The results of an Israeli study suggest that you can lower your risk of developing chronic liver disease and type 2 diabetes by reducing or eliminating red meat (cooked well-done) and processed meats from your diet.
The study looked specifically at what’s known as non-alcoholic fatty liver disease (NAFLD), which is linked to obesity and certain eating habits. It had already been established that red and processed meats are connected with an increased risk of diabetes, certain cancers, and heart disease; but their link to liver disease was less clear. 
The researchers examined data on 789 adults who completed questionnaires about their eating and cooking habits, and each participant underwent liver ultrasound scans and lab tests for insulin resistance, a precursor to diabetes.
Overall, 39% of the study subjects were found to have NAFLD, and 31% had insulin resistance.
Those who ate more processed and red meat than at least half of the other participants did were found to be 47% more likely to have liver disease and 55% more likely to have insulin resistance.
NAFLD affects up to one in four adults and is the most common liver disorder in developed countries. The condition occurs when fat accumulates in the organ’s cells in people who do not overindulge in alcohol. 
Left untreated, NAFLD can lead to cirrhosis and eventually to liver failure or liver cancer.
In 2015, the International Agency for Research on Cancer (IARC) wing of the World Health Organization (WHO) said that it had evaluated the carcinogenicity of red meat and processed meats, such as hot dogs and cold cuts, and had determined that they probably cause cancer in humans.
Both NAFLD and diabetes are among the symptoms and traits that make up metabolic syndrome, which increases a person’s risk for both heart disease and diabetes. 
Lead study author Shira Zelber-Sagi, a nutrition researcher at the University of Haifa, said:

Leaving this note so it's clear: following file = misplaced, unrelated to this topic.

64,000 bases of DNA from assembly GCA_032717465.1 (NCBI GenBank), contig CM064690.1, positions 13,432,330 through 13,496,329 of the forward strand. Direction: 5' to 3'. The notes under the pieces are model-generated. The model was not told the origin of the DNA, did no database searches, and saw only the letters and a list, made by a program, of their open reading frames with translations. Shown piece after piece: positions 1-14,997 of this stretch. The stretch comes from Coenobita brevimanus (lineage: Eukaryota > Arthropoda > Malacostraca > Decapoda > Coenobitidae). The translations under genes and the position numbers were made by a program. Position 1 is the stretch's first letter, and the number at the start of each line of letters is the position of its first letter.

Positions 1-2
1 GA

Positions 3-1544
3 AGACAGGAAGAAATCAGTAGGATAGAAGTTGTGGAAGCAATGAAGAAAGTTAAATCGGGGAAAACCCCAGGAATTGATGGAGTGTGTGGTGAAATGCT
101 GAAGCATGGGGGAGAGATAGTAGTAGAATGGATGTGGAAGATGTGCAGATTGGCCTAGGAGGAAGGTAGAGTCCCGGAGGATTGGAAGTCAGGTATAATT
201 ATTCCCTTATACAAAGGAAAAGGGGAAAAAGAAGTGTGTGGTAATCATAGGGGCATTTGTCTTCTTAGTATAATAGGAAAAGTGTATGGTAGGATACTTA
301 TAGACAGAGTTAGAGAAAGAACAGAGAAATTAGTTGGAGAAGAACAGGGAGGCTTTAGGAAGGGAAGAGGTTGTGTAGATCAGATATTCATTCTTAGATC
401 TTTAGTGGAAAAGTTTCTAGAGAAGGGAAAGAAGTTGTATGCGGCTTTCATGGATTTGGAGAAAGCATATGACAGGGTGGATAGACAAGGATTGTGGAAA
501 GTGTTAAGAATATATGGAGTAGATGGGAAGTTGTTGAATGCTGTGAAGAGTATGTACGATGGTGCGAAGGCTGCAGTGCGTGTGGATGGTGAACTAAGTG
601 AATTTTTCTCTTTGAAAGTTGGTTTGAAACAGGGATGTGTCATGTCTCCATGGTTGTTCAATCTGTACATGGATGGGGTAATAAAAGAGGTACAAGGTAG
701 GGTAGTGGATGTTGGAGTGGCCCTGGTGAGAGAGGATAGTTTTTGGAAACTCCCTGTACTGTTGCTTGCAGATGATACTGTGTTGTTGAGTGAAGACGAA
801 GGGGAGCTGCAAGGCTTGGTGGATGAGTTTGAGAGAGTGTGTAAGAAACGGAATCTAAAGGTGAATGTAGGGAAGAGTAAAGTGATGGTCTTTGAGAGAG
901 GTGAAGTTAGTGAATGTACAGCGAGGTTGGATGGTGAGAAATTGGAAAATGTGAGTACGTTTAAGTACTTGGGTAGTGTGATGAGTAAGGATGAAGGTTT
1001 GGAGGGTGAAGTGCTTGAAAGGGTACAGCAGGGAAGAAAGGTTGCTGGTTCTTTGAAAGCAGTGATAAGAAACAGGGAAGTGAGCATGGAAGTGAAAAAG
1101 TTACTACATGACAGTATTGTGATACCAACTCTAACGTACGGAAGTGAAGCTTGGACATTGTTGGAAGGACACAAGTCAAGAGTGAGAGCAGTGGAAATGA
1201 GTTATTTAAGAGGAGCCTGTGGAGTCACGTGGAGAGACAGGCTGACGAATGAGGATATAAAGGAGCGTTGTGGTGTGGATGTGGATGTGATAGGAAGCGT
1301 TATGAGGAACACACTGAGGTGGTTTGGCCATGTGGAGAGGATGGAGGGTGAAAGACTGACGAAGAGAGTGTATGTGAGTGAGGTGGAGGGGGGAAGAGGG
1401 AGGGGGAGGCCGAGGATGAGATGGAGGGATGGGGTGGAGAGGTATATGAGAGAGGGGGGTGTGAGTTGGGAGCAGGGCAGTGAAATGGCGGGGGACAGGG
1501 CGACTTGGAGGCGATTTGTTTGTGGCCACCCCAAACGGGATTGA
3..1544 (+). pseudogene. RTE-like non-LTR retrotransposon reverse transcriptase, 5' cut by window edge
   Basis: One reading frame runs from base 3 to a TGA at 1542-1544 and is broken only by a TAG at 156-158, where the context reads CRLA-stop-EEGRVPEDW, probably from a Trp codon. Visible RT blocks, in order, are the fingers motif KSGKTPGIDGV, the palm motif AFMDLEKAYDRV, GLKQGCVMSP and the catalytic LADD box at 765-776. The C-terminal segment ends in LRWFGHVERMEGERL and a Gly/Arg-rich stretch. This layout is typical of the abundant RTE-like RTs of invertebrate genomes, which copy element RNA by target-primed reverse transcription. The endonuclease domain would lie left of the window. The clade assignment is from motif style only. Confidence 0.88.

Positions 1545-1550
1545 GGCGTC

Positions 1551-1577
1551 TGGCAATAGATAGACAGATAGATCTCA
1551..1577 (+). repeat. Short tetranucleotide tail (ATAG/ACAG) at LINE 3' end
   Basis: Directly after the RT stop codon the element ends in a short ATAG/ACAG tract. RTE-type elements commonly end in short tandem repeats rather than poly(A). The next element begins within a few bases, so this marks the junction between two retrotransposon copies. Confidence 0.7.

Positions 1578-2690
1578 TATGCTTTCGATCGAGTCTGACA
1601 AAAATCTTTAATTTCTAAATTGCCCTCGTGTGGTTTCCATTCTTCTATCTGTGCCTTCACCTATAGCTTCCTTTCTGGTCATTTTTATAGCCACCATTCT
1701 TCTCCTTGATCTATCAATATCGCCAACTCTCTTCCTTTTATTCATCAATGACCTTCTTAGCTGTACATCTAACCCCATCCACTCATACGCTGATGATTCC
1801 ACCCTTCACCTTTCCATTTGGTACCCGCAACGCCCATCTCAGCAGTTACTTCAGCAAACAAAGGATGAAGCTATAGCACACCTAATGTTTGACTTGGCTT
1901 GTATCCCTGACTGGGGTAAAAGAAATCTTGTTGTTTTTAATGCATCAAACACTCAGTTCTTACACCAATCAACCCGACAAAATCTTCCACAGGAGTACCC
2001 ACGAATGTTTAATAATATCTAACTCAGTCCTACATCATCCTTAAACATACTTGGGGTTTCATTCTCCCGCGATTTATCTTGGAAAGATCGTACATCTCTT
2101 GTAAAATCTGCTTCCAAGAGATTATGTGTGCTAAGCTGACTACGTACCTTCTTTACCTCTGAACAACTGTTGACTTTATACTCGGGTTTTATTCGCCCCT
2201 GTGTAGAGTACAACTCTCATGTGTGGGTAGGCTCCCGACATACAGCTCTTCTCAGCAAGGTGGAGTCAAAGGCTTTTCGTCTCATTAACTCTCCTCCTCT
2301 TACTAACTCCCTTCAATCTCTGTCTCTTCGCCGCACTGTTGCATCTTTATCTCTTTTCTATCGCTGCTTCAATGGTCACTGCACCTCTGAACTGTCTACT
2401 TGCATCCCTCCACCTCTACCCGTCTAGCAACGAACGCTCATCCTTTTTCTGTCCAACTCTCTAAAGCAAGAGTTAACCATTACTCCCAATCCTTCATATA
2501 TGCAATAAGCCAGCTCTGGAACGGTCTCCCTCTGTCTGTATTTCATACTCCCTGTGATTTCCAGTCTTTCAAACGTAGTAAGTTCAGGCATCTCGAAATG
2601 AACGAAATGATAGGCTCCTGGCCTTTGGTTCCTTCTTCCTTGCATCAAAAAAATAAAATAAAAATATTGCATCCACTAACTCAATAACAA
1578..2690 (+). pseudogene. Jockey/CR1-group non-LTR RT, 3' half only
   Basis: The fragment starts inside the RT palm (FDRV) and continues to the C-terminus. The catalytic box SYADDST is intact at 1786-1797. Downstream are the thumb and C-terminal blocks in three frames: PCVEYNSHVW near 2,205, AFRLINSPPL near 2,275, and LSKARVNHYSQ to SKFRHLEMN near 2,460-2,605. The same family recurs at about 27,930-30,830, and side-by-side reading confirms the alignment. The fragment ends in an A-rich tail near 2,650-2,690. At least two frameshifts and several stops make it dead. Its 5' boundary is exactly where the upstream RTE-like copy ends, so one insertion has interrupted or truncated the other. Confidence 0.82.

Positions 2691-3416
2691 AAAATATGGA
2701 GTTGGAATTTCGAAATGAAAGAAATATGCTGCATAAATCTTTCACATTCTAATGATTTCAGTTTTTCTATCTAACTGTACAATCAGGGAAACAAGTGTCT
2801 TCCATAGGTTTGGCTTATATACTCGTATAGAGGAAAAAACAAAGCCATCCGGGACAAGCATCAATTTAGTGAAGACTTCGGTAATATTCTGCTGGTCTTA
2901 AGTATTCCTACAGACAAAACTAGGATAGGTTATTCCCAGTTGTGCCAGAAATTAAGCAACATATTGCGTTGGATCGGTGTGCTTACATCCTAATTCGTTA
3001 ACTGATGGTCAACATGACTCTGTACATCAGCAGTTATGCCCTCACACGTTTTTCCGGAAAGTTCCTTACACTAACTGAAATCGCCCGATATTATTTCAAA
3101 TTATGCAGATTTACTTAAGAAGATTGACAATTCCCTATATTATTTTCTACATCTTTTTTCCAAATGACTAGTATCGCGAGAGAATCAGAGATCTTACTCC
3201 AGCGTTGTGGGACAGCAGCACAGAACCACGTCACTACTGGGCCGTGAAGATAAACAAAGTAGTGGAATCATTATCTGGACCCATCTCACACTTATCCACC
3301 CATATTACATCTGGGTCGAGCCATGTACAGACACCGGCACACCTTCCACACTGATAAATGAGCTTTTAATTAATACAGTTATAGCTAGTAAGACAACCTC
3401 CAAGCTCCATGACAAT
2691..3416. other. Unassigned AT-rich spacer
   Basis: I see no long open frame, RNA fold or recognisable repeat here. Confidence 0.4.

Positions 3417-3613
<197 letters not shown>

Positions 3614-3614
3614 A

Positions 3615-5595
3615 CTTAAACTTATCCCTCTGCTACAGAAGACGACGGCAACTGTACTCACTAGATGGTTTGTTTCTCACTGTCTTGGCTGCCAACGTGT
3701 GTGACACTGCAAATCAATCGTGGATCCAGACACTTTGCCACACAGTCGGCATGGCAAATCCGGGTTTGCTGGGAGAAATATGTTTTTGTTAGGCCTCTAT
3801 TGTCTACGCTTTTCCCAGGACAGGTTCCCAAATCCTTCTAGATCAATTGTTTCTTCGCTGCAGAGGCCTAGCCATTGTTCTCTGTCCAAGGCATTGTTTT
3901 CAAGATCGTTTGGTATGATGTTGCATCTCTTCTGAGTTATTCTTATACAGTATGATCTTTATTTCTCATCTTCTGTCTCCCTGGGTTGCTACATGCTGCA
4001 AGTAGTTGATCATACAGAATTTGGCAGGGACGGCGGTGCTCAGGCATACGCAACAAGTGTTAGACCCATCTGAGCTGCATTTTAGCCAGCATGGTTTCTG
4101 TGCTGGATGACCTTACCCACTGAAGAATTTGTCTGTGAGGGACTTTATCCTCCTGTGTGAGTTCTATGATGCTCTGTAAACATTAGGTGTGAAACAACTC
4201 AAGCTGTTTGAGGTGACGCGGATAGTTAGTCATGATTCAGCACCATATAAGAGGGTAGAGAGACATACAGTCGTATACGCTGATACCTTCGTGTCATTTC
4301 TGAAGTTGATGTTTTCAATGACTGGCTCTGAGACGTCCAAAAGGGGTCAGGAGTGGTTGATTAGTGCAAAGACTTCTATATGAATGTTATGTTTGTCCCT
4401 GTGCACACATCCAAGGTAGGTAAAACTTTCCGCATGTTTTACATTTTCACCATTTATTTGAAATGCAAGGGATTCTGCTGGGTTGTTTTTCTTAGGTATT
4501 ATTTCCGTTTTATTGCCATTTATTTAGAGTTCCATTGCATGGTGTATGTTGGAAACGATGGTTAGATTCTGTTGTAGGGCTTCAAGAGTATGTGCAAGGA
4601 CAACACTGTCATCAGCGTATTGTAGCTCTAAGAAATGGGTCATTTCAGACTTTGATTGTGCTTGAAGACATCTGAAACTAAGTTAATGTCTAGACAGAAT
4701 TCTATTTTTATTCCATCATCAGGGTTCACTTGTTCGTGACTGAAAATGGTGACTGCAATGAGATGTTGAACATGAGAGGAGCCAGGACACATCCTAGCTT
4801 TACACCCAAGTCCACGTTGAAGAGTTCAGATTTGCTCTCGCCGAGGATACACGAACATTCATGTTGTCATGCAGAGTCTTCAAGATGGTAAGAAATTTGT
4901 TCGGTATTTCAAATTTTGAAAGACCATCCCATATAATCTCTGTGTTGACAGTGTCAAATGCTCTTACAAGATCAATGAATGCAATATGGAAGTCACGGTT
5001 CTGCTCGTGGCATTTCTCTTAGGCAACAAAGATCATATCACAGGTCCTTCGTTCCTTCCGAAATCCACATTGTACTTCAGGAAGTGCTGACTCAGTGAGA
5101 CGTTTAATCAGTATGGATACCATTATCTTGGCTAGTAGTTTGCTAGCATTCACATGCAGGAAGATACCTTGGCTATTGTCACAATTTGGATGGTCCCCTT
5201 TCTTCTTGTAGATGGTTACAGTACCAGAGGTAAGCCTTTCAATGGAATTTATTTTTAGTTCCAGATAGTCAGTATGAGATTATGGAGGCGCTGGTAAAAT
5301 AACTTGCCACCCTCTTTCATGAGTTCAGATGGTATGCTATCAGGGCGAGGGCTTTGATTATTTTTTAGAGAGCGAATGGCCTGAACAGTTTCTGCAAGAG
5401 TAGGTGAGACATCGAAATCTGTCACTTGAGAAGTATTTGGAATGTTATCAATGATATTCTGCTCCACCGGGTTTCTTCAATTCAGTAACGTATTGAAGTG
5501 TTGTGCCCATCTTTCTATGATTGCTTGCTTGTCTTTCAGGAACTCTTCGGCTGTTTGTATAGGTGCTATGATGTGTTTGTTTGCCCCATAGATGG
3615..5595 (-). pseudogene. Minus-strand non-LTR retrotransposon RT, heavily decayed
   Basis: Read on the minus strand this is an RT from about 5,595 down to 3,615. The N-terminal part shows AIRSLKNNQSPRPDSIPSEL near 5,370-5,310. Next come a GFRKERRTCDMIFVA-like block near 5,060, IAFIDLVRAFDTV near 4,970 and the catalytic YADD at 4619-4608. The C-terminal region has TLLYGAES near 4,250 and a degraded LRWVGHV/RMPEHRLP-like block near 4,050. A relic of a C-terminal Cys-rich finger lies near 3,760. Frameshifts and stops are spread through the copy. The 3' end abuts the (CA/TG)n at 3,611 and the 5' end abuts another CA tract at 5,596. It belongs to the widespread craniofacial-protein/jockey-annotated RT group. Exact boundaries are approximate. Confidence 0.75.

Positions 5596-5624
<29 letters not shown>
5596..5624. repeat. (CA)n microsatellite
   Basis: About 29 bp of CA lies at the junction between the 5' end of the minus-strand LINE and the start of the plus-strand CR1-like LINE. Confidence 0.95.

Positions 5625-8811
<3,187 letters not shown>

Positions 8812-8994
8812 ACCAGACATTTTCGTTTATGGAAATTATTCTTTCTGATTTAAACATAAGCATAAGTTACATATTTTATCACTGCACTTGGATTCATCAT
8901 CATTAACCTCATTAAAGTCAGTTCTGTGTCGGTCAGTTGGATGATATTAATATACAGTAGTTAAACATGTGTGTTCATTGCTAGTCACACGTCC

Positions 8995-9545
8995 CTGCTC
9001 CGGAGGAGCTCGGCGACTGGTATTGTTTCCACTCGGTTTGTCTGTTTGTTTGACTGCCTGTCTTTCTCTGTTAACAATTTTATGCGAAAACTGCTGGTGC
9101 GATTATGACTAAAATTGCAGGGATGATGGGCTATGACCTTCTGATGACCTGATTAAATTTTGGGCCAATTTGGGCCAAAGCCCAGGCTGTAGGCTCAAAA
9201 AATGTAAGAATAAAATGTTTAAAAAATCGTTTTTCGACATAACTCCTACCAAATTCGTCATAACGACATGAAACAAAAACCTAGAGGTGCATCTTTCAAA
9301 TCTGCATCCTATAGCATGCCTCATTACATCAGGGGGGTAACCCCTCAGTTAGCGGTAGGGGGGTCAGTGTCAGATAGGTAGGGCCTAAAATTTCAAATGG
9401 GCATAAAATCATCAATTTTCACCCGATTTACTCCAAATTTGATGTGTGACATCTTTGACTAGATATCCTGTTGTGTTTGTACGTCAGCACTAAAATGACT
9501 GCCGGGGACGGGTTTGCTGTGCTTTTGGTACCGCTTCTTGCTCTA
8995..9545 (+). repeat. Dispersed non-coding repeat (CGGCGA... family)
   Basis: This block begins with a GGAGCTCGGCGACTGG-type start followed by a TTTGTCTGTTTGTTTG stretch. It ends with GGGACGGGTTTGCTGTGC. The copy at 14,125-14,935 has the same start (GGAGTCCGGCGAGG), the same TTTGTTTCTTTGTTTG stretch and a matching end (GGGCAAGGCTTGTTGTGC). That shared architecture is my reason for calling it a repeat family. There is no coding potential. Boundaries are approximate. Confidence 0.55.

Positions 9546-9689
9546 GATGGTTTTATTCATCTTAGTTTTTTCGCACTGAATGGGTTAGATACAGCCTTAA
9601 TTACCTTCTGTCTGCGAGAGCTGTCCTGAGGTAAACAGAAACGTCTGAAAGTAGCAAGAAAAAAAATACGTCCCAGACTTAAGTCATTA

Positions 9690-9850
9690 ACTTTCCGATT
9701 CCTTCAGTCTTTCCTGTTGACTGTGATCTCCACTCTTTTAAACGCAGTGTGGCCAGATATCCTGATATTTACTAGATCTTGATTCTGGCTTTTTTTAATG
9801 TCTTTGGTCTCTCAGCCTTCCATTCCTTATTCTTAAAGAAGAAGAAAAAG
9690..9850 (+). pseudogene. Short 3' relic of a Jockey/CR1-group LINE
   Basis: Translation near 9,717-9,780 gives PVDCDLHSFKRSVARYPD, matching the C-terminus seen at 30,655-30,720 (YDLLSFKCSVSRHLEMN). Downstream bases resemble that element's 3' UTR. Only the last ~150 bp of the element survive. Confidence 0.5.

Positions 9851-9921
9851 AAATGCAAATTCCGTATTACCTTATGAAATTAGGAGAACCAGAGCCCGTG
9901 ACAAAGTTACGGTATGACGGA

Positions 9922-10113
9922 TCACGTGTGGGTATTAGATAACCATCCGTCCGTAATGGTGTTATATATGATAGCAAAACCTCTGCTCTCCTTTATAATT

“Evidence is mounting with regard to the harmful effect of over-consumption of red and processed meat.” 
The risks of NAFLD and diabetes were even higher among those who said they prefer their red meat cooked well done, compared to those who preferred their meat more rare or cooked more briefly, the authors wrote in the Journal of Hepatology.
Zelber-Sagi said that overcooking meat releases compounds called heterocyclic amines (HCAs) that are tied to both liver disease and insulin resistance.
“In order to prevent insulin resistance and NAFLD, (people should consider) choosing fish, turkey, or chicken as an animal protein source. In addition, steaming or boiling food (is better than) grilling or frying meat at a high temperature until it’s very well done.” 
Dr Jeffrey Schwimmer, director of the Fatty Liver Clinic at Rady Children’s Hospital in San Diego, who was not involved in the study, called for red meat to be eaten just once a week…or not at all. 
“There is not a need for red meat, so one could choose to avoid it altogether. For those that do eat meat, it would be reasonable to limit red meat to once a week and to limit processed meat to occasional use only.” 
 Daily Mail